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Saturday 22 October 2016 Instagram
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Depression is 'over-diagnosed'

Depression is 'over-diagnosed'

Depression is 'over-diagnosed'

People are increasingly being diagnosed and medicated for depression when they are suffering from grief or sadness, researchers have found. 

A study carried out by the University of Liverpool found that although the prevalence of depressive disorders is stable in the UK and US, rates of diagnosis have increased considerably. 

Anti-depressant prescriptions increased by 10% per year between 1998 and 2010, the researchers wrote in the BMJ. And in the US, 11% of over 11s were prescribed in anti-depressant drugs. 

Professor Chris Dowrick, from the Institute of Psychology, Health and Society who also works as a GP, said: “Over diagnosis is now more common than under diagnosis. Evidence shows that anti-depressant medication has little or no effect on mild depression and the passing of time and other means of support generally make people feel better.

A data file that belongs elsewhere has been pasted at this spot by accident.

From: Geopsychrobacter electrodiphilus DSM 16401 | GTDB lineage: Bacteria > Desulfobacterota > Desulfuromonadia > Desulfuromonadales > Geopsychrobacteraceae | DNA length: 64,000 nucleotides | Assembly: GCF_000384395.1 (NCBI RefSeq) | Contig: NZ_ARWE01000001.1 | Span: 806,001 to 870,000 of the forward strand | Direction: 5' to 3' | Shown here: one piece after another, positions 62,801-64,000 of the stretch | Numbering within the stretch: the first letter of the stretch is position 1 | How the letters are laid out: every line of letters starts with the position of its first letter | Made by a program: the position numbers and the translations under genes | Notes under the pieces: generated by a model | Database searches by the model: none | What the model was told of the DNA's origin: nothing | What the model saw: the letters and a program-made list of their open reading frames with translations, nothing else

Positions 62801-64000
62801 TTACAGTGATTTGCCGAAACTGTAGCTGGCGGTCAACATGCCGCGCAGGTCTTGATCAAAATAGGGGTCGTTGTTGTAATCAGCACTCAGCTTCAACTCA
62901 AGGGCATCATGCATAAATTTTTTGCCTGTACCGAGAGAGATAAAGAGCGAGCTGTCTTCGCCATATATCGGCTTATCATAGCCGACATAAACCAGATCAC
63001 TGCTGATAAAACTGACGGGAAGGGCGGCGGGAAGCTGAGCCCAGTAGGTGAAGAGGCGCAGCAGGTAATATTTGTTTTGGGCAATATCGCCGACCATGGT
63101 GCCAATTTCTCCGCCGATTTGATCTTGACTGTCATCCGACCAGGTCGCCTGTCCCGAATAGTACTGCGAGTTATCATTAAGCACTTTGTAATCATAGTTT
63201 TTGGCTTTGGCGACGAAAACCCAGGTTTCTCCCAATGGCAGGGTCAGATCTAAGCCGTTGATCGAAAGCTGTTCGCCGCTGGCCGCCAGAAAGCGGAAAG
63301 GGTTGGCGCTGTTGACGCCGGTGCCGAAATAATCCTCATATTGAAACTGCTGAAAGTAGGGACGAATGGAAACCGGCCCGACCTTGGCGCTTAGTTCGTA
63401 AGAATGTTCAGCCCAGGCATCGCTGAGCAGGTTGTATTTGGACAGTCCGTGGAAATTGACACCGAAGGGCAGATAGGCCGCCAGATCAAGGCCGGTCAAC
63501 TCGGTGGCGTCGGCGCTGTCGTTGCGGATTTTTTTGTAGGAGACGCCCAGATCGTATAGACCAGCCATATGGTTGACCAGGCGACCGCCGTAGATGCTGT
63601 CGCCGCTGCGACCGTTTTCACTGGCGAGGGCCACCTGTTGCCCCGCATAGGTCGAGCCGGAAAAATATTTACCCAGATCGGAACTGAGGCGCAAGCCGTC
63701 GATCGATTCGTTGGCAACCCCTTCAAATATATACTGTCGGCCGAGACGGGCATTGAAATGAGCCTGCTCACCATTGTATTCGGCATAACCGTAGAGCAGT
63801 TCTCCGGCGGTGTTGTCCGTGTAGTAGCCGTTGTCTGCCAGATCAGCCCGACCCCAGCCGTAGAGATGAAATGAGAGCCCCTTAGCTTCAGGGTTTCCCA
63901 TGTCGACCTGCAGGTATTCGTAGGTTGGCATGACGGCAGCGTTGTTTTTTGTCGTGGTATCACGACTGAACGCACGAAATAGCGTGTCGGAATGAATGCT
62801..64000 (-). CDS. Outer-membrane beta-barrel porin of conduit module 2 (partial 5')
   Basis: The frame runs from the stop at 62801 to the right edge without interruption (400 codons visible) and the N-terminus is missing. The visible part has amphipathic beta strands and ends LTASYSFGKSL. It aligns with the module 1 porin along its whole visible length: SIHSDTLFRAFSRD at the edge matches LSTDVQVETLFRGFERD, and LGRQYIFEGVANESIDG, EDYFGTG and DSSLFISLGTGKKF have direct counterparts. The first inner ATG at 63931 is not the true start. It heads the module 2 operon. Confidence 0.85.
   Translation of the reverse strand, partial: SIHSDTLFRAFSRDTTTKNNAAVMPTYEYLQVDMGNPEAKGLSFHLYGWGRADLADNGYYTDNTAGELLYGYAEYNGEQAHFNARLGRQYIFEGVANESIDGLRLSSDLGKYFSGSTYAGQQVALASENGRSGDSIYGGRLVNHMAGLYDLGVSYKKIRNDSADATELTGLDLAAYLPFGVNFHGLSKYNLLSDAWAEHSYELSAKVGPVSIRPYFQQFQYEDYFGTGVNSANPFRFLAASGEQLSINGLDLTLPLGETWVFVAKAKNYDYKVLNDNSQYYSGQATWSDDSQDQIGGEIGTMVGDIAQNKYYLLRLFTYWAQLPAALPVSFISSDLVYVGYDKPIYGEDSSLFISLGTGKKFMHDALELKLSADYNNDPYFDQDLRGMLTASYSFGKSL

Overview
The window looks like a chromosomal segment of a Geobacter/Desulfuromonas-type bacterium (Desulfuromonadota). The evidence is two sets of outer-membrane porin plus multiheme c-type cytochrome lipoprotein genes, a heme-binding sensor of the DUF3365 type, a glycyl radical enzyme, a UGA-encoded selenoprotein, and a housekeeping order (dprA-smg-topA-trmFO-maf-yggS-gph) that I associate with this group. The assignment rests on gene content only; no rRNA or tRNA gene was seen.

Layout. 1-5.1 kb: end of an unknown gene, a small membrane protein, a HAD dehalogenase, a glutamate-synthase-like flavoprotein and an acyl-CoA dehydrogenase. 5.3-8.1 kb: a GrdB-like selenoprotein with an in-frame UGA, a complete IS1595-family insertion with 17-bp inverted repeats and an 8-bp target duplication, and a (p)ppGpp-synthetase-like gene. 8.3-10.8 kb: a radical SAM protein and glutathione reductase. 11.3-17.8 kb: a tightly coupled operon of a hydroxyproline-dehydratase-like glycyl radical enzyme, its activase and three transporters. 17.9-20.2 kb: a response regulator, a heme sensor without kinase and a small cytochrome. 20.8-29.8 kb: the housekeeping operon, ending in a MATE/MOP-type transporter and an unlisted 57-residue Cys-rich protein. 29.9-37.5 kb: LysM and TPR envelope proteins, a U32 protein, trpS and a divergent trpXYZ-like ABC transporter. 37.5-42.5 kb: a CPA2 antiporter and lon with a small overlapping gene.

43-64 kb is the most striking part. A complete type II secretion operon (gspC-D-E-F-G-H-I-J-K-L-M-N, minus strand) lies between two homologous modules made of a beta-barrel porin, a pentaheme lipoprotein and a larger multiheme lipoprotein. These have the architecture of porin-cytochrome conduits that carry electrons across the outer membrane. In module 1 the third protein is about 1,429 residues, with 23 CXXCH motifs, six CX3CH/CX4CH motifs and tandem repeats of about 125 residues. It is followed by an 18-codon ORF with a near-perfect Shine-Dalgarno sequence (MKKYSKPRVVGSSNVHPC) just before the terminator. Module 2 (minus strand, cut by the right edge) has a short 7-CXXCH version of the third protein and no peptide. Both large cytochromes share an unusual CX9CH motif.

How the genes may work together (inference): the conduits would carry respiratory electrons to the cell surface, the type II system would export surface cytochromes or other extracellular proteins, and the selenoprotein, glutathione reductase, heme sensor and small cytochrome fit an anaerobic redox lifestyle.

“In order to prevent unnecessary medication with its associated side-effects, risks and costs, the diagnostic criteria for defining depression need to be tightened up. Instead of prescribing medication, more attention needs to be given to support, advice, social networks and psychological interventions. GPs could then focus on those with serious mental health needs.”

The study is available to view on the BMJ website [paywalled]. 


There is a real dilemma for clinicians and for us all in how we regard mood disorders - even the term mood disorder as well as depression conveys a very medical model based notion for the high numbers of people dealing with stress and life adjustment issues. Depression is a very real condition and affects millions of people in the UK The incurred cost associated with depression is almost £8b per year and with claims that 1/4 of women will need antidepressant medication at some point in their lives confirms the need for accurate recognition of clinical, treatable depression as opposed to ordinary time limited low mood associated with a normal response to abnormal events or circumstances is key.
I will be presenting on this subject at both Belfast and Glasgow Nursing in Practice conferences in March and would strongly encourage anyone and everyone with an interest or with views to come along and share thoughts and ideas on this crucial area of need

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